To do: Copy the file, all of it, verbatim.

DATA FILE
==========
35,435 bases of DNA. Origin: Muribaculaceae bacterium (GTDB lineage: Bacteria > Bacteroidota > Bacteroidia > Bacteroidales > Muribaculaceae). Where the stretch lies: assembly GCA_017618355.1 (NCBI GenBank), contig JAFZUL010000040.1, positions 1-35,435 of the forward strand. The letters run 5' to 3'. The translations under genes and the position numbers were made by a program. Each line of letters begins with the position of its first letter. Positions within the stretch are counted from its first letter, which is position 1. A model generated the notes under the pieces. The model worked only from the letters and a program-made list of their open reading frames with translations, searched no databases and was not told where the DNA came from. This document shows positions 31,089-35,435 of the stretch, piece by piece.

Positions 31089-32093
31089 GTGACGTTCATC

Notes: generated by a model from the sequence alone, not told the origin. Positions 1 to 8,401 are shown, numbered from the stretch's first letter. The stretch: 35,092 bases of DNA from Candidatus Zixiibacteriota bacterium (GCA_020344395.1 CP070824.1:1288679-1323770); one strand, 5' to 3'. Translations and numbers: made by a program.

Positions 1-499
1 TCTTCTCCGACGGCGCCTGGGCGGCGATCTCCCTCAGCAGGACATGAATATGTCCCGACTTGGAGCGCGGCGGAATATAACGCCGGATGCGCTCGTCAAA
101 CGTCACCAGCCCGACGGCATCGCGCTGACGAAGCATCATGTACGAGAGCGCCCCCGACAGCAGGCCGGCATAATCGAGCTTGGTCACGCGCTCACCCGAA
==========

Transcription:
35,435 bases of DNA. Origin: Muribaculaceae bacterium (GTDB lineage: Bacteria > Bacteroidota > Bacteroidia > Bacteroidales > Muribaculaceae). Where the stretch lies: assembly GCA_017618355.1 (NCBI GenBank), contig JAFZUL010000040.1, positions 1-35,435 of the forward strand. The letters run 5' to 3'. The translations under genes and the position numbers were made by a program. Each line of letters begins with the position of its first letter. Positions within the stretch are counted from its first letter, which is position 1. A model generated the notes under the pieces. The model worked only from the letters and a program-made list of their open reading frames with translations, searched no databases and was not told where the DNA came from. This document shows positions 31,089-35,435 of the stretch, piece by piece.

Positions 31089-32093
31089 GTGACGTTCATC

Notes: generated by a model from the sequence alone, not told the origin. Positions 1 to 8,401 are shown, numbered from the stretch's first letter. The stretch: 35,092 bases of DNA from Candidatus Zixiibacteriota bacterium (GCA_020344395.1 CP070824.1:1288679-1323770); one strand, 5' to 3'. Translations and numbers: made by a program.

Positions 1-499
1 TCTTCTCCGACGGCGCCTGGGCGGCGATCTCCCTCAGCAGGACATGAATATGTCCCGACTTGGAGCGCGGCGGAATATAACGCCGGATGCGCTCGTCAAA
101 CGTCACCAGCCCGACGGCATCGCGCTGACGAAGCATCATGTACGAGAGCGCCCCCGACAGCAGGCCGGCATAATCGAGCTTGGTCACGCGCTCACCCGAA